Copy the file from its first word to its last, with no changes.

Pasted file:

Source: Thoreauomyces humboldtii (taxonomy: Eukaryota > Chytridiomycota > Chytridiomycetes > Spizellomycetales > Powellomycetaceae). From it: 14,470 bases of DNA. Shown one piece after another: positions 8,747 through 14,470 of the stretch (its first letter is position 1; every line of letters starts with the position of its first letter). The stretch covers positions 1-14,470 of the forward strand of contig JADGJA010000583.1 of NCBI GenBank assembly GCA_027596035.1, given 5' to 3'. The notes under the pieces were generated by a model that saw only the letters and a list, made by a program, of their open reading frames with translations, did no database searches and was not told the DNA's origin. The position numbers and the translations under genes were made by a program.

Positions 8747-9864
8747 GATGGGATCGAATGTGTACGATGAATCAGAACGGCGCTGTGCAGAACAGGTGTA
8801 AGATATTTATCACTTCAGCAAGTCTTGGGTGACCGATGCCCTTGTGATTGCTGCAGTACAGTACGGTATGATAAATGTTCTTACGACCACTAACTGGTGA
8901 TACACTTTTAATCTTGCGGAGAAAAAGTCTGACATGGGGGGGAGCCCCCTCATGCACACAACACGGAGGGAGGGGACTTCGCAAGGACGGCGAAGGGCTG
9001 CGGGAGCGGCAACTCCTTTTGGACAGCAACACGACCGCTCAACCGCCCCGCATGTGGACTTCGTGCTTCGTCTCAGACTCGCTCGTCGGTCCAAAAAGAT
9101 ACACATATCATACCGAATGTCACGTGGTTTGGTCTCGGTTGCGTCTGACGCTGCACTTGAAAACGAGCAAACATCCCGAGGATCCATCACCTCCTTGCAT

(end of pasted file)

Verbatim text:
Source: Thoreauomyces humboldtii (taxonomy: Eukaryota > Chytridiomycota > Chytridiomycetes > Spizellomycetales > Powellomycetaceae). From it: 14,470 bases of DNA. Shown one piece after another: positions 8,747 through 14,470 of the stretch (its first letter is position 1; every line of letters starts with the position of its first letter). The stretch covers positions 1-14,470 of the forward strand of contig JADGJA010000583.1 of NCBI GenBank assembly GCA_027596035.1, given 5' to 3'. The notes under the pieces were generated by a model that saw only the letters and a list, made by a program, of their open reading frames with translations, did no database searches and was not told the DNA's origin. The position numbers and the translations under genes were made by a program.

Positions 8747-9864
8747 GATGGGATCGAATGTGTACGATGAATCAGAACGGCGCTGTGCAGAACAGGTGTA
8801 AGATATTTATCACTTCAGCAAGTCTTGGGTGACCGATGCCCTTGTGATTGCTGCAGTACAGTACGGTATGATAAATGTTCTTACGACCACTAACTGGTGA
8901 TACACTTTTAATCTTGCGGAGAAAAAGTCTGACATGGGGGGGAGCCCCCTCATGCACACAACACGGAGGGAGGGGACTTCGCAAGGACGGCGAAGGGCTG
9001 CGGGAGCGGCAACTCCTTTTGGACAGCAACACGACCGCTCAACCGCCCCGCATGTGGACTTCGTGCTTCGTCTCAGACTCGCTCGTCGGTCCAAAAAGAT
9101 ACACATATCATACCGAATGTCACGTGGTTTGGTCTCGGTTGCGTCTGACGCTGCACTTGAAAACGAGCAAACATCCCGAGGATCCATCACCTCCTTGCAT